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Most of us these days live super busy lifestyles. Whether you’re a full time mummy or daddy at home, or mixing parenthood with work and trying to find some social time in between; keeping your garden looking good can be the least of your worries. Then there’s a few that suffer from the brown thumb syndrome! The tendency to kill plants no matter how hard you try to keep them looking lush, green and healthy.
It’s nothing to be ashamed of. In the gardening world people are usually divided into green thumbs and brown thumbs. Green thumb people are naturally great at gardening and caring for indoor plants. Brown thumb people on the other hand struggle to keep a thriving garden. If you suffer from a bad case of brown thumb, it doesn’t mean all hope is lost though! Gardening is both a science and an art fuelled with creativity. Here’s a few tips to help you turn over a new leaf.
We’ve all heard of the saying Keep It Simple Stupid and the world of gardening is no different. Taking on more than you can handle is a recipe for disaster. Instead, start off with something simple and take it slowly. It takes time, effort and practice to keep a good garden going. Maybe you will start off with a small herb garden to see (and eat) the fruits of your labour within a few weeks. Or perhaps you’ll invest in some nice indoor plants and to brighten up the space. Rome wasn’t built in a day remember!
If you’re choosing the wrong plants – you’re doomed to fail before you really begin! Opt for hardy plants that can handle the brown thumb and thrive well in the location you’re living in. If you’re looking for a plant in doors, choose one that’s designed for the space and don’t require too much maintenance. If you’re starting up a small garden outside, consider the soil you have, shade and sun intake and always opt for easy-to-care greenery. Easy-to-grow outdoor plants include lilacs, succulents and roses. If you’re wanting to start a herb or edible garden opt for basil, mint, rosemary, ginger and cherry tomatoes to start you off.
Just because a plant is labelled ‘indoor’ or ‘outdoor’, doesn’t mean you can just plonk it anywhere in that space. Some indoor plants still need a sunny window sill, while others will wither and die and many outdoor plants still need ample amount of shade, while others thrive best in full sun. Finding the perfect home for your new plant is the key to giving it the best chance at life. Choose the best permanent spot – moving it around constantly will only shock it. Just like people, plants acclimatise to their environments so changes in light and temperature can unbalance it. Make sure any potted plants have good drainage so the roots don’t drown and prepare the pots with the right soil patted down lightly to eliminate air pockets.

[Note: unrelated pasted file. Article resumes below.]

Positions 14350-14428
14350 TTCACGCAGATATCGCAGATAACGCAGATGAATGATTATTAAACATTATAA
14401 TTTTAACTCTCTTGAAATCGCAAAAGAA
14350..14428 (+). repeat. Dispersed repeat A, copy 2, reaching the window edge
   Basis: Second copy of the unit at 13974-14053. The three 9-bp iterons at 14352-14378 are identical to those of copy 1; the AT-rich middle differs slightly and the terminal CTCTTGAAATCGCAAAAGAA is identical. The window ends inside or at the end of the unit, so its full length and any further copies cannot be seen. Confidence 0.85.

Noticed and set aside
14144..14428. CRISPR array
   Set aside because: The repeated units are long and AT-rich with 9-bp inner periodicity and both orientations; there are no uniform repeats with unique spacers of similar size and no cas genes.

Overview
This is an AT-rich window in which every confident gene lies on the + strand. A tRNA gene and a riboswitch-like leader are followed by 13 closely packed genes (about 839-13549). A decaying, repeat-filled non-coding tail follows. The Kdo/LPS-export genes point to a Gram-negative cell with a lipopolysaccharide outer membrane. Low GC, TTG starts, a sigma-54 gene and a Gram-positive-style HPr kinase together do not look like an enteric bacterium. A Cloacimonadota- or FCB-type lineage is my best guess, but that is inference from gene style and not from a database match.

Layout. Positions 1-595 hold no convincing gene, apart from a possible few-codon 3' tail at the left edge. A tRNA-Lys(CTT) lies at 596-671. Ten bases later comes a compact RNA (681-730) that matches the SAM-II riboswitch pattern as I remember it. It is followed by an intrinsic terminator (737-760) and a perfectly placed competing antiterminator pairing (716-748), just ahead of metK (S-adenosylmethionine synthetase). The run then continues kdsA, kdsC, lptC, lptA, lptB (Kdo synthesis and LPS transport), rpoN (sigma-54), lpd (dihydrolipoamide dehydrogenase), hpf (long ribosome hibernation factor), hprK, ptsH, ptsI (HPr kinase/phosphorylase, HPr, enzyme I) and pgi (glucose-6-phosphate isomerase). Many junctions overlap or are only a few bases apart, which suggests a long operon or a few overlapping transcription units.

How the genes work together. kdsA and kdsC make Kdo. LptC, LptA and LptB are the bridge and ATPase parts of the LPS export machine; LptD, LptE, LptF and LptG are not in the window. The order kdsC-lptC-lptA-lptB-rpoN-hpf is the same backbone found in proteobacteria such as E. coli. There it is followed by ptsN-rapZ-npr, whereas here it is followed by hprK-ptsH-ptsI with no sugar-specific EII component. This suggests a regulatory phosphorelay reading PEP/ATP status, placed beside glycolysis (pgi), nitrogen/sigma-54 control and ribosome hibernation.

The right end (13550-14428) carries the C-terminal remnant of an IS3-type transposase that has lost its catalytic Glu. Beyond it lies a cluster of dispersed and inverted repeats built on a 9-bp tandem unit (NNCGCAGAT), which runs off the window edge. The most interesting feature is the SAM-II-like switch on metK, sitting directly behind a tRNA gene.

Plants definitely need love to survive – but don’t kill them with too much of it! Whilst they definitely need water (even the hardiest of succulents) too much of a good thing, including water, can kill. The best way to check if your plant is craving water is to place your finger in the soil at the base of the plant, about 5 cm deep. Take your finger out and if it feels dry, the plant needs water. If there’s damp soil stuck to your finger, there’s no need to water it. It’s very easy to drown plants and over-water is the biggest cause of issues in house plants. Know how much water, shade and sunlight to give your plants and they will be healthy.
Even the healthiest of plants need to be cut to prepare the plant for new growth. Pinching or cutting of faded or withered blooms and greenery is known as deadheading – and it’s essential. Some flowering plants are self-cleaning, which means they don’t require as much deadheading as others like mini petunias and impatiens. For most though, you will dead to cut the plant back occasionally to be rewarded with new flowers and lush greenery. If you have a plant that blooms, deadheading should be easily encouraged because you can utilise the cuttings on display inside your home.
The right amount of water, sun and shine is vital to the survival of all plants. Even the hardiest of succulents need some TLC every now and then! To really bloom and produce pretty flowers or edible goods, plants need good food. There’s a few ways you can feed your plant, depending on what it is and whether it’s an indoor or outdoor plant. Diluted liquid base fertilisers are ideal to attach to a watering can or hose or sprinkle granular for a slow release food source.
With the right tips, gardening kit and a little love, you can easily beat the brown thumb syndrome and be on your way to a proud owner of a healthy plant (or entire garden!)
This article is written by Jayde Ferguson, who writes for Manic Botanic – Perth based florists with a range of hardy indoor plants, succulents and other great arrangements for your home and garden. Can Jayde on Google+.
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